Player 1: d9 h9 c5 c4 c3
Player 2: s9 c9 h8 c7 s2

Score Player 1:
1000000 (one pair bonus) +
10000 * 9 (card 1) +
1000 * 9 (card 2) +
100 * 5 (card 3) +
10 * 4 (card 4) +
1 * 3 (card 5) = 1099543
Score Player 2:
1000000 (one pair bonus) +
10000 * 9 (card 1) +
1000 * 9 (card 2) +
100 * 8 (card 3) +
10 * 7 (card 4) +
1 * 2 (card 4) = 1099872

Player 2 wins.

You just have to make sure the offsets of the pattern score (full house, straight etc.) and the individual cards are large enough to get the correct end score to compare.

Anyway, that's how I did it, it may give you some ideas.

[Edited by - WanMaster on July 30, 2005 10:44:05 PM]

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Quote:
Original post by WanMaster
struct CARD
{
int rank; // 0 - 12
int suit; // 0 - 3 (enum clubs, hearts, diamonds, spades)
}



Whoa.. You can pack a card into a byte... there's no need to pack 1 card into two ints! ...

for the card value, it'll be 2 - 14 .. so that means you still have the first four bits of the byte reserved, to where you can have something like
enum { SPADES=128, HEARTS=64, DIAMONDS=32, CLUBS=16 };


Anyway... I've been working on poker stuff for the past 6 months and I've got all of that down... best do it all with stl.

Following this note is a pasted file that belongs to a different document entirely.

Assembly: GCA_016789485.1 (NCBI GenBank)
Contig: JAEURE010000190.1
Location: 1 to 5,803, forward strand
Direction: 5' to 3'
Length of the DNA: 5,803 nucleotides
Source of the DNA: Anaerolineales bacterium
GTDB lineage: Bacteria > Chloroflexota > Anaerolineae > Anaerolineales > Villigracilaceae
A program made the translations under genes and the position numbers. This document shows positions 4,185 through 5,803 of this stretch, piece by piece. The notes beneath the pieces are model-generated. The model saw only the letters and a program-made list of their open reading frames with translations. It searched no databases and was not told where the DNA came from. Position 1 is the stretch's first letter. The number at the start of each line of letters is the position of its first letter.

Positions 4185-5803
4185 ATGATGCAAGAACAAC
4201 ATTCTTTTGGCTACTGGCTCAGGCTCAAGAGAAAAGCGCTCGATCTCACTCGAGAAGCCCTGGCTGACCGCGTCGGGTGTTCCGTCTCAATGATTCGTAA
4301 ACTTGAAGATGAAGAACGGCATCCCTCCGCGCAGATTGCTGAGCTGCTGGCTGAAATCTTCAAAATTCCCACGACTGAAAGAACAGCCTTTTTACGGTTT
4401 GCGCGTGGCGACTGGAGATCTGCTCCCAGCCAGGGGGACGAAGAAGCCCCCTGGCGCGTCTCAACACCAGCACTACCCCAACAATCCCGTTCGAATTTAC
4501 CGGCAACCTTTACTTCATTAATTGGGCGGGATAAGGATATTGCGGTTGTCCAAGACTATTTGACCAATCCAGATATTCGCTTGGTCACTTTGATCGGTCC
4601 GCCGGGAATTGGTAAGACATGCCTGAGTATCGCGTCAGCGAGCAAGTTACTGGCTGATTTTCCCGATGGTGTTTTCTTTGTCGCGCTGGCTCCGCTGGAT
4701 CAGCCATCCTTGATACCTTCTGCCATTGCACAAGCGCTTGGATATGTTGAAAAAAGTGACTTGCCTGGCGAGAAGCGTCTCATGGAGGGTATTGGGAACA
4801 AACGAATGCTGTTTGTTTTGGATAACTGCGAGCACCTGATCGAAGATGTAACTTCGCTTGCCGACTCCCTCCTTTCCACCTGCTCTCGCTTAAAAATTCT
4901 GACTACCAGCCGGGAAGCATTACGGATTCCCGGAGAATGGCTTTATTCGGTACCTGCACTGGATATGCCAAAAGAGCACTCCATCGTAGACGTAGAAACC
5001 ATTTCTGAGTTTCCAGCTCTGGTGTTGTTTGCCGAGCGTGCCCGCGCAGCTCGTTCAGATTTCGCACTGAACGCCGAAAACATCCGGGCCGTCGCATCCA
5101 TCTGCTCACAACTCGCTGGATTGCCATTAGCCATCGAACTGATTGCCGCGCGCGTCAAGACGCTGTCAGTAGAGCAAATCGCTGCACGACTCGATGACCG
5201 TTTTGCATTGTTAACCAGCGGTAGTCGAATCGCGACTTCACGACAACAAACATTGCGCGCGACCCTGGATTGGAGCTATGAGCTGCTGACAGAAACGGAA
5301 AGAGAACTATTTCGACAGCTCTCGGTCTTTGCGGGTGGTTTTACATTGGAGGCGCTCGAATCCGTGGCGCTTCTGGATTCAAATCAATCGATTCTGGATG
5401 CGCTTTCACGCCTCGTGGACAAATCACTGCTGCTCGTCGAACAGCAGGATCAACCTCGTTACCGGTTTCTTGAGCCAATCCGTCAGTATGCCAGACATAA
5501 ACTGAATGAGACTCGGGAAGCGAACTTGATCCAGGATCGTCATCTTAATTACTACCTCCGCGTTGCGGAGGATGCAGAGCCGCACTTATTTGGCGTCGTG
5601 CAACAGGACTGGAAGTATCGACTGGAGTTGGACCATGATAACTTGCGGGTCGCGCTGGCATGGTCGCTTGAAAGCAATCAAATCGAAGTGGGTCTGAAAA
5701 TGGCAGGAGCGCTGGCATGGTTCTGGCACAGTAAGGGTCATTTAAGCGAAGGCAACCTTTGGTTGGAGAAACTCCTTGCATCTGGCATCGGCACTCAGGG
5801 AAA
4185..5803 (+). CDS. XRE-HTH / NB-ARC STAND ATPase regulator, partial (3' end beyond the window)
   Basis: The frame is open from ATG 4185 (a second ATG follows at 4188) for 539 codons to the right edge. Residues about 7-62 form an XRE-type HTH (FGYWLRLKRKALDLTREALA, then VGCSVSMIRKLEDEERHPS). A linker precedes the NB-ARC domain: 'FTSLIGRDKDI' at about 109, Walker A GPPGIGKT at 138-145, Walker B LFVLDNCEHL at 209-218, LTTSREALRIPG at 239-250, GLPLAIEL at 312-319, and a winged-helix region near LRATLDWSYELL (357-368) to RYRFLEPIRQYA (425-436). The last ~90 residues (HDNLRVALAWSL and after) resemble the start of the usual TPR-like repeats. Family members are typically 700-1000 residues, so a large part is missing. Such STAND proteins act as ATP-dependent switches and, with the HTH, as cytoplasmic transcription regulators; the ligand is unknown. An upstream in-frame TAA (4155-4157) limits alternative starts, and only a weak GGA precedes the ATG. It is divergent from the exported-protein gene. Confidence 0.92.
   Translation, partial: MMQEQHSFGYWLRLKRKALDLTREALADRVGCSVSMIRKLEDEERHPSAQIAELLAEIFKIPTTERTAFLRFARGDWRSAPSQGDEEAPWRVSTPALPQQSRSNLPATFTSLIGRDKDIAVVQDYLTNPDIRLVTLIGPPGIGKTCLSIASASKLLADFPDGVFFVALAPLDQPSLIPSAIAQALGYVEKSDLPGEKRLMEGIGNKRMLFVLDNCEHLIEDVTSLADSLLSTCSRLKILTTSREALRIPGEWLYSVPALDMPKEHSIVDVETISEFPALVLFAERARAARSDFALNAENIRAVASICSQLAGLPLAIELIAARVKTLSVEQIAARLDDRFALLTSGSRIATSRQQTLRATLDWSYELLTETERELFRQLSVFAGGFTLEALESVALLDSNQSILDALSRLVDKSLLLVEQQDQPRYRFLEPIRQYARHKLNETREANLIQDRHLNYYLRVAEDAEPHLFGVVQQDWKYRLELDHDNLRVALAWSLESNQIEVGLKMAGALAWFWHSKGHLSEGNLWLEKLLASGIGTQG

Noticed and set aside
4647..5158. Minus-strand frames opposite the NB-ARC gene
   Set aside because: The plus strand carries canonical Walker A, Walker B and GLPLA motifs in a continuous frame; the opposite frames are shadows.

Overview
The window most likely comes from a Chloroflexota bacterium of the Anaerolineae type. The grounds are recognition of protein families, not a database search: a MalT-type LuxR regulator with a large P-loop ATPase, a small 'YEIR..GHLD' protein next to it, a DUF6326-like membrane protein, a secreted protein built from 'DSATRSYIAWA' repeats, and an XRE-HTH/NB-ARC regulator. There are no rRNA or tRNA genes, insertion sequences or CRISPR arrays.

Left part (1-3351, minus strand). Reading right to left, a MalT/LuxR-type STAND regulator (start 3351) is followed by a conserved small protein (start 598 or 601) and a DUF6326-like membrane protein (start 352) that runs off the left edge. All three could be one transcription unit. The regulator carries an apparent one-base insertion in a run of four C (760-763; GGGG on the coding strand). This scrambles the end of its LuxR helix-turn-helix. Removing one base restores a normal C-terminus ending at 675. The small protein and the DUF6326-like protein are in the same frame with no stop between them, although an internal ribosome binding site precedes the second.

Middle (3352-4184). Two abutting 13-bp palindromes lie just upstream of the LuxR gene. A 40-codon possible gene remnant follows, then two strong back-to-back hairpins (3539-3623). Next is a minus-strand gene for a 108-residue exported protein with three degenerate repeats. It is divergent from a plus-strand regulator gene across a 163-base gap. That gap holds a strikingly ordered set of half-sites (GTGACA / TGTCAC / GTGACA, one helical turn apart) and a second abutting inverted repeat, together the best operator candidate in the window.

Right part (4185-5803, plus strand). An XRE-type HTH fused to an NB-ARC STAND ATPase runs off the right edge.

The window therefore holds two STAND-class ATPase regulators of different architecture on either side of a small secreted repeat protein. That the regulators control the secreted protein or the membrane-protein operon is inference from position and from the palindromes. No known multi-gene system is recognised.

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Another way to do it is to create an array with 13 elements. Then go through every card in your hand, add one to the corresponding position in the array. For instance, if there's a 5 in your hand, you'd add one to array[4], if you had a jack, add one to array[10], and so on. Then sort this array. If array[0] == 4, you have 4 of a kind. If array[0] == 3 && array[1] == 2, it's a full house. Flushes and straights have to be handled differently, though.

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I like adamb's method; it's sort of like implicitly radix-sorting the cards, actually. Going off of that, we can do something along these lines (not tested and can probably be improved quite a bit):


// First I'll just create the card and hand concepts - the deck is up to you :)
enum {ACE, TWO, THREE, FOUR, FIVE, SIX, SEVEN, EIGHT, NINE, TEN, JACK, QUEEN, KING, RANK_COUNT} Rank;
enum {CLUB, DIAMOND, HEART, SPADE, SUIT_COUNT} Suit;
const int CARD_COUNT = Rank::RANK_COUNT * Suit::SUIT_COUNT;

class Card {
char id;
public:
Rank rank() { return Rank(id / SUIT_COUNT); }
Suit suit() { return Suit(id % SUIT_COUNT); }
Card(char id) : id(id) {
if (id < 0 || id >= CARD_COUNT) throw std::exception("invalid card");
}
}

// Trust me, this is much nicer than passing arrays around directly
const int HAND_SIZE = 5;
struct Hand { Card[HAND_SIZE] cards; }

int evaluate(const Hand& hand) {
// First, detect flushes
bool isFlush = true;
Suit flushType = hand.cards[0].suit();
for (int i = 1; i < HAND_SIZE; ++i) {